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“We now sell fewer lots but are more curated and this has led to the rise in sell-through rates.”

Orlando Rock, UK chairman of Christie’s, commented on its half-year results. He also commented that “there is a great market” for masterpieces of any period, including Old Masters.

“The interest in this lot was phenomenal with bidders, on the phone, from all over the world – I was absolutely staggered how people were competing to buy this fascinating collection and even more gob-smacked by the price it achieved.” 

Auctioneer Catherine Southon following the sale of a Suffragette hunger strike medal to the National Museum Wales. It made a house-record hammer price of £40,000, four times its high estimate.

“Whilst we could have persevered in our efforts to show that as a matter of law, we have good title to the relief, we decided that in the public interest, the relief should return to Persepolis, a World Heritage site.” 

Dealers Rupert Wace and Sam Fogg on their decision to return a Persian limestone relief sculpture seized from the former’s stand at TEFAF New York last year.

“This change comes as a response to overwhelming feedback from our dealers and clients, typically interior designers, who want to work with an online marketplace that operates in a way that’s more transparent and mutually beneficial than our competition such as 1st Dibs.”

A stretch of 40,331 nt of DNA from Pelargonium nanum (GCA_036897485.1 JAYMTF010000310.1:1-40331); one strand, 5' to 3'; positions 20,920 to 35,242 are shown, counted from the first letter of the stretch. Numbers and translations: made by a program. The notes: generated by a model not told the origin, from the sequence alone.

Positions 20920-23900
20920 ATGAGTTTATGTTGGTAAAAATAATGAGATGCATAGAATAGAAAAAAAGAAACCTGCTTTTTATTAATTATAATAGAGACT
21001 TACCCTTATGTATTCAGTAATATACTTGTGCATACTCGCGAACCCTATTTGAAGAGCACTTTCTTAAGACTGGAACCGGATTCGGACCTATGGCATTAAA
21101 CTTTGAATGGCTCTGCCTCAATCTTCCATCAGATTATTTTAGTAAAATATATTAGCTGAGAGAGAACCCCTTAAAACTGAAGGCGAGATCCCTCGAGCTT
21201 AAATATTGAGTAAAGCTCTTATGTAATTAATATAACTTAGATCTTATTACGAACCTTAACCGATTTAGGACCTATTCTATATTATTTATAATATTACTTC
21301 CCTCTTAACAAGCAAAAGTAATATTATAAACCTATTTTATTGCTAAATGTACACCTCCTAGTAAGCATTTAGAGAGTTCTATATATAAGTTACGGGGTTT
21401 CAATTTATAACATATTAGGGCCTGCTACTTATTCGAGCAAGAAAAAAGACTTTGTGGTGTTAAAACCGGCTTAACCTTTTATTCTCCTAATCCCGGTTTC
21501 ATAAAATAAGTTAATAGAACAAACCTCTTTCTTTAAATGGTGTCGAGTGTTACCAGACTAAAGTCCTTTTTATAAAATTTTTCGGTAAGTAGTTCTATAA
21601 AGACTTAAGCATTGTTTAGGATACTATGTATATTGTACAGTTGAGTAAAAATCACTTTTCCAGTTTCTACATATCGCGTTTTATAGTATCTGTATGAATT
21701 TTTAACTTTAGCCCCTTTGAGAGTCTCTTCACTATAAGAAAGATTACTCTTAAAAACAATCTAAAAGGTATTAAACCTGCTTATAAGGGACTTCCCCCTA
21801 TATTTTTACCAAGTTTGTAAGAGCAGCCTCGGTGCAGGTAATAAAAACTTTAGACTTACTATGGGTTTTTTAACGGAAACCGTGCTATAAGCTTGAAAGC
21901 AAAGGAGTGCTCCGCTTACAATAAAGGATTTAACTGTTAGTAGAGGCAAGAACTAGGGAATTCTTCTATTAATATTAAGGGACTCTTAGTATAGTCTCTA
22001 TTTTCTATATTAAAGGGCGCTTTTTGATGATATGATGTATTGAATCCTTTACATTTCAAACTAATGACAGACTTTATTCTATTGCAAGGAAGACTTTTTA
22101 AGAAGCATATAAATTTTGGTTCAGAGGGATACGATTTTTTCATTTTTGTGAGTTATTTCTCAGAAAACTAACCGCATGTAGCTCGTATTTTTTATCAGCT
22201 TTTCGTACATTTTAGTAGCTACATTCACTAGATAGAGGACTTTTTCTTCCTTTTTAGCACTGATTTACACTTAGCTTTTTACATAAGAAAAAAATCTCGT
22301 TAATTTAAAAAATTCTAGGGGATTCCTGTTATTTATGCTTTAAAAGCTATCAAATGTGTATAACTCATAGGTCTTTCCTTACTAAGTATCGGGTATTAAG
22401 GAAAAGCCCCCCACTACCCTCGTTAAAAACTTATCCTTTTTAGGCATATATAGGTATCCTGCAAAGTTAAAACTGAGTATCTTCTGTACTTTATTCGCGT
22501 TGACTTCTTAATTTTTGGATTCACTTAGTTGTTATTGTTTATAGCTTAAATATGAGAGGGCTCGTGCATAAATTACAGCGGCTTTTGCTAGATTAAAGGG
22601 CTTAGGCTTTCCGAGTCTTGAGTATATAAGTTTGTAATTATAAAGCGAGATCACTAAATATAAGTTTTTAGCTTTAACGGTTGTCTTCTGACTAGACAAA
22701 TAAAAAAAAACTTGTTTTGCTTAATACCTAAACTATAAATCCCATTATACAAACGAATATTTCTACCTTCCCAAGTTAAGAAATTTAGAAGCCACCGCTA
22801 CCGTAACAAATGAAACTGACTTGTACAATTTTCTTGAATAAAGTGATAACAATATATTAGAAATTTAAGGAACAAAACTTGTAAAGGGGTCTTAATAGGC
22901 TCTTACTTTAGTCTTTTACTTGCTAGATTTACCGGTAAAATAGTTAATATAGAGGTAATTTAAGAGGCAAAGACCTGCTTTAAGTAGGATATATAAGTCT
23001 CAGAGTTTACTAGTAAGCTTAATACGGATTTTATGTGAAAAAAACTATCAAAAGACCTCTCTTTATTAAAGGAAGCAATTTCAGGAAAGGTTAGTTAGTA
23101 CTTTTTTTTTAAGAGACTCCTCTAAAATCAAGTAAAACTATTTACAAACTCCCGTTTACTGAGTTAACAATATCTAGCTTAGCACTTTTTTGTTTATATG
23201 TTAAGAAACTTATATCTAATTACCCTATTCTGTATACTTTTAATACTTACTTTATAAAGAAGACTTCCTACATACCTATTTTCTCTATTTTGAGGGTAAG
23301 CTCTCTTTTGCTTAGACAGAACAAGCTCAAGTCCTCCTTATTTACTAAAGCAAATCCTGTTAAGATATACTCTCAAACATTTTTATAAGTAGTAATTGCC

Tanya Southworth, founder of Kairos Collective, which has revised its trading model and ceased charging a commission for each sale. It now operates by charging a subscription fee.

“As a matter of Italian law as at 14th February 2017 the claimant [Simonis] was required to apply and obtain a new certificate of free movement in order to export the painting from Italy to London. She did not do so or obtain one.”

Justice Carr of the High Court, who rejected a collector's claim on an export licence to remove a rediscovered Giotto painting from the UK to Switzerland.